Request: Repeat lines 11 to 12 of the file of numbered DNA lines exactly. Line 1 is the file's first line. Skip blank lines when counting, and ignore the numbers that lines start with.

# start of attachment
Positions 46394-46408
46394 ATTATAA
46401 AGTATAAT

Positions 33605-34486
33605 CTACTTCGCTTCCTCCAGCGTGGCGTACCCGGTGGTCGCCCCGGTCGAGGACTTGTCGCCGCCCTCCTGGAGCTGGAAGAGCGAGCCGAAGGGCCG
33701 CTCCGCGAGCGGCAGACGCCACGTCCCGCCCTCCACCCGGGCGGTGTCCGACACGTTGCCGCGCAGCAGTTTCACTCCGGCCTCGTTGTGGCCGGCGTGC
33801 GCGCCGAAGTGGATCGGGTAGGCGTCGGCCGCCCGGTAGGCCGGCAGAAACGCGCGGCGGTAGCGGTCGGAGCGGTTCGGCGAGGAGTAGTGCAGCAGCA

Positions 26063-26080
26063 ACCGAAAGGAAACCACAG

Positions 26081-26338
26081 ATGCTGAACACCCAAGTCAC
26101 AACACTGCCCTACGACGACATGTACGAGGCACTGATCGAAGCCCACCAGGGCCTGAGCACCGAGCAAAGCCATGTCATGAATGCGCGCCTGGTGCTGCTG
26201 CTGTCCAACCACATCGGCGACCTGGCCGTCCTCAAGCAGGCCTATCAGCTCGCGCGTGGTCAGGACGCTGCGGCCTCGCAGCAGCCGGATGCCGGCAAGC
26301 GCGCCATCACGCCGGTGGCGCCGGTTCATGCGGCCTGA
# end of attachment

26081 ATGCTGAACACCCAAGTCAC
26101 AACACTGCCCTACGACGACATGTACGAGGCACTGATCGAAGCCCACCAGGGCCTGAGCACCGAGCAAAGCCATGTCATGAATGCGCGCCTGGTGCTGCTG